In this article:
- Stephen King’s 1977 novel Rage is an out of print book about a teenage school shooter who holds his high school classmates hostage after killing their algebra teacher.
- Several school shooters following the publishing of the book have either quoted it, reenacted it, or have, at least, a copy of it.
- The final straw for King came when a student at Heath High School shot at his classmates all while a copy of Rage sat in his locker.
Stephen King’s Rage (1977) isn’t as well-known as novels like IT (1986), The Shining (1977), and Pet Samatary (1983) which is understandable given that King didn’t write it under his own name.
Rage was a psychological thriller written early in King’s career under the pseudonym Richard Bachman. By then, he was already a well-known writer with a large fanbase just itching to get more novel releases.
At the time, publishers wanted to restrict authors to releasing one book per year to prevent market oversaturation. King, a prolific writer with a very business-minded approach to the craft, decided he would write under the pseudonym Richard Bachman to get around this restriction and to test whether his success was a fluke or if it was really because of his talents.
Unfortunately for King, he was figured out early on by a bookkeeper, Steve Brown, who noticed the similarities between King and Bachman’s writing styles. Brown, in true thriller character fashion, decided to investigate and discovered that Stephen King was registered as the copyright owner for Rage with the other Bachman books being registered under the name of King’s agent.
It sounds like a plot line that could be part of an actual Stephen King novel.
Then it got more realistic. On December 1st, 1997, Michael Carneal opened fire at his fellow students at Heath High School in West Paducah. In his locker was a copy of Rage.
And King let Rage fall out of print.
What Was Stephen King’s Rage About?
Stephen King’s Rage centered around Charlie Decker, a troubled teenager who attends a high school in Maine. He’s kind of like a Holden Caulfield 2.0 but with a more outright violent approach to the world versus the more placidly jaded Caulfield. At the very start of the book, he’s already in trouble for hitting his chemistry teacher with a pipe, resulting in his hospitalization.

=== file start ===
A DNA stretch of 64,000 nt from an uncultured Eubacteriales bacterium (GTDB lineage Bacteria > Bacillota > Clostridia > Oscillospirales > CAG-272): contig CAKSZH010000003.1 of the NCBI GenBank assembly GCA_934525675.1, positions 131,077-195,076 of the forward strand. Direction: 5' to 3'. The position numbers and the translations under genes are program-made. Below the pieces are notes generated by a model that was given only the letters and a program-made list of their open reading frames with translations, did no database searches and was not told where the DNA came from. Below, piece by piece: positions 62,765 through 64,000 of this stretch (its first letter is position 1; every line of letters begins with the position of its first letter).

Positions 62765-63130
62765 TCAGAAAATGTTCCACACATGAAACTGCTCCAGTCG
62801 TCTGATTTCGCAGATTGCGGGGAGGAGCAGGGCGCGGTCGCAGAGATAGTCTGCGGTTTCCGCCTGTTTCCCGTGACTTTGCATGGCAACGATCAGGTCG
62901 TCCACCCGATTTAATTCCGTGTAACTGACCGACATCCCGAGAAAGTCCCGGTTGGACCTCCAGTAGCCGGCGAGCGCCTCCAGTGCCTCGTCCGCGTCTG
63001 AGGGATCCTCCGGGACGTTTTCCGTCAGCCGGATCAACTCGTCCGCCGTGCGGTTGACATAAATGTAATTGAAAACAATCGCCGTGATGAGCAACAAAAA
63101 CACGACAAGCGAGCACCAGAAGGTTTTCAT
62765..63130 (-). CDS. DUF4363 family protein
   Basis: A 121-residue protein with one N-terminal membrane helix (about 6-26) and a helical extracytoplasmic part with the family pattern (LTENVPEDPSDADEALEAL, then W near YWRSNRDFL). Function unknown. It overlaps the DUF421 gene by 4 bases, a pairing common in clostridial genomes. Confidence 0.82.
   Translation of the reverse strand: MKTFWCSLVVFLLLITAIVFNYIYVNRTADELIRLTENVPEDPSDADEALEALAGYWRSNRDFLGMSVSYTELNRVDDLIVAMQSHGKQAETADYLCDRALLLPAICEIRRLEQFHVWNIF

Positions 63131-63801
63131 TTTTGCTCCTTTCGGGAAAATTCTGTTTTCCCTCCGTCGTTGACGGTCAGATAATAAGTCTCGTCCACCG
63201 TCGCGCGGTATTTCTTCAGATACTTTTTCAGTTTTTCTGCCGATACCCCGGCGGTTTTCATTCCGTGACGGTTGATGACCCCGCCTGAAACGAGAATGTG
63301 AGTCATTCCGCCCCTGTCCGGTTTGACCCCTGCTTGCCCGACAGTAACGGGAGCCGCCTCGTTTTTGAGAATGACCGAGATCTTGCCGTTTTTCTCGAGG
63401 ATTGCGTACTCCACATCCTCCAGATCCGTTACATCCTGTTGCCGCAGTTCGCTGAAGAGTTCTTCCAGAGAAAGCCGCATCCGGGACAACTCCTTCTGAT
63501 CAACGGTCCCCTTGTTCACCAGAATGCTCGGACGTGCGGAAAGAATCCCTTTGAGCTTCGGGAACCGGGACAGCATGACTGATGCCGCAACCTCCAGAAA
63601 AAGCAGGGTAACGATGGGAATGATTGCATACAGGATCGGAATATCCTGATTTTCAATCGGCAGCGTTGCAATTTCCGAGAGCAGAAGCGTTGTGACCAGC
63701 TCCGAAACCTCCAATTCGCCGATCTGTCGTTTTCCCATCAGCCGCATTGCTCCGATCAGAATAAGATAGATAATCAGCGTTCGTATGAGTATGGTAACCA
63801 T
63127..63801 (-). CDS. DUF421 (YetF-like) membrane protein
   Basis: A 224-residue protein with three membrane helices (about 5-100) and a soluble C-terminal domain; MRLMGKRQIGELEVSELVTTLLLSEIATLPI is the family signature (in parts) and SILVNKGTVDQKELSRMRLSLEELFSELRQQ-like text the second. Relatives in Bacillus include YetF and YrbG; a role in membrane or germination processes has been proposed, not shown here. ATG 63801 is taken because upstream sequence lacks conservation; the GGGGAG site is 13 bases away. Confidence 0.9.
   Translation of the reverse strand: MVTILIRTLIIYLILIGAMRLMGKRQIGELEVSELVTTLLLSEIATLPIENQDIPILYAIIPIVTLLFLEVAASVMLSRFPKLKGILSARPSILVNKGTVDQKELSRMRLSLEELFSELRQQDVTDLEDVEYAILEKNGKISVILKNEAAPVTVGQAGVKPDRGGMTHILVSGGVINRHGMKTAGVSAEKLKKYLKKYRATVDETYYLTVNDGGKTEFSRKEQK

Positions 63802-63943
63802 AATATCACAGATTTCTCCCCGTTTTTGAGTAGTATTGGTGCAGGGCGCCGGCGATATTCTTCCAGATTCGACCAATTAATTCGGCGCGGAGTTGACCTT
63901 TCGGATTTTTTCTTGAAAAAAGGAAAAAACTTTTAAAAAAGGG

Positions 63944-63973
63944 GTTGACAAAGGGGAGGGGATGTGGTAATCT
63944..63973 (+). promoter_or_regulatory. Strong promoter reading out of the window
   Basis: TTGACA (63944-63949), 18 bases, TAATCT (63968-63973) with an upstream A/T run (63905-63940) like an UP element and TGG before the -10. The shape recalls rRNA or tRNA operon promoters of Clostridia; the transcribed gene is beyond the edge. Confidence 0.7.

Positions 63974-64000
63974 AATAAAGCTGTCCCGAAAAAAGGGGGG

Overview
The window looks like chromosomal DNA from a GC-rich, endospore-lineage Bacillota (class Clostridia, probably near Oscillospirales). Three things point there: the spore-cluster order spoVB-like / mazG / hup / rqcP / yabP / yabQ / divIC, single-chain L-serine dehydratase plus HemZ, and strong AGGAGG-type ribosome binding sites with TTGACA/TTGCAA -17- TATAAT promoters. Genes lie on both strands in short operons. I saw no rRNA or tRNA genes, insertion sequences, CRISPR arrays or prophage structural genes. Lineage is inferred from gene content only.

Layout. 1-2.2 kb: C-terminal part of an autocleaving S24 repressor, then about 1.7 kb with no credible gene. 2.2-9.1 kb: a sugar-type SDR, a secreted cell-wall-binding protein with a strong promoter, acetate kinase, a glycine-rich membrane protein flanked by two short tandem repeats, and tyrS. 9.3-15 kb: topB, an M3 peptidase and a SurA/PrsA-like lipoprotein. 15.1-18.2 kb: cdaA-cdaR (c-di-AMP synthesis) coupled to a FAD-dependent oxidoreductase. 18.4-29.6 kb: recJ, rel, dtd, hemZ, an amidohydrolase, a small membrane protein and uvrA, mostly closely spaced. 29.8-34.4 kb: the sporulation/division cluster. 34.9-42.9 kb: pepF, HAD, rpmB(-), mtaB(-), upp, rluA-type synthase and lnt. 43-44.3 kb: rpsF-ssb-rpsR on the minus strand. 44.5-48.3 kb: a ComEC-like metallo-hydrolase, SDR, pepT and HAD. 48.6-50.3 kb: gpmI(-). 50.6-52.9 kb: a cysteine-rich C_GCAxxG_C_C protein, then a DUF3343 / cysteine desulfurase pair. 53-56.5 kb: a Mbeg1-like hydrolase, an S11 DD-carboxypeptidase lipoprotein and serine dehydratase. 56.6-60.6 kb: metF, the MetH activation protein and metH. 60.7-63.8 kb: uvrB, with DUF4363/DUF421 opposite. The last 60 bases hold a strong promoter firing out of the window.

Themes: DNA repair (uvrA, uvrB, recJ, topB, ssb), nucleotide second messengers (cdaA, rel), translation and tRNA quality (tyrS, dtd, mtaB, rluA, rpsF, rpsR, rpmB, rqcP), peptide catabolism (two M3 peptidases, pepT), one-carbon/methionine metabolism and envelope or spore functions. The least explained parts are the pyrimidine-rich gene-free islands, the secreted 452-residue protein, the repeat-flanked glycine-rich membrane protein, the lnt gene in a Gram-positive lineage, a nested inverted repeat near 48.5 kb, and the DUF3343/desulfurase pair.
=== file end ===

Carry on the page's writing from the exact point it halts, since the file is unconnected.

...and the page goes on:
Decker, with all the rage and audacity of a teenage boy, hurls insults at the principal who then expels him. Decker takes this as his cue to start shooting up the high school, beginning with his algebra teacher and his history teacher.
There’s a part where he turns the hostage situation into one massive psychotherapy talk group where he makes his classmates justify their existence in a sequence that is totally not by any means a nod to his own attempts to justify his existence. The entire group ends up bonding over how messed up their lives have been except for one student.
That’s the basic gist of it, at least.
Rage ends with Decker being committed to a psychiatric hospital.
Rage Was Tied to 4 School Shootings
Jeffrey Lynn Cox
Michael Carneal wasn’t the only school shooter who was connected to Stephen King’s Rage. The very first known incident of a school shooting involving the book was on April 26, 1988 when Jeffrey Lynn Cox, a student at San Gabriel High School in California took an AR-15 assault rifle and 200 rounds of ammunition to a humanities class.
Julie Rivera, the teacher at Room R-7, thought he had brought a water gun and was going to playfully squirt her with it before he shot a bullet into the back of the room, ordering her to leave. Though it was initially assumed that he wasn’t lucid enough to premeditate the shooting, it was discovered that he had made detailed escape plans.
Cox was thwarted by Ruben Ortega and a handful of other classmates.
Dustin L. Pierce
On September 1989, then-17-year-old Dustin L. Pierce held 11 of his classmates hostage for nearly 10 hours, demanding to see his estranged father. He held the class at gunpoint with two pistols and a shotgun and tried to re-enact the hostage situation in Rage wherein he saw in Decker a kindred spirit.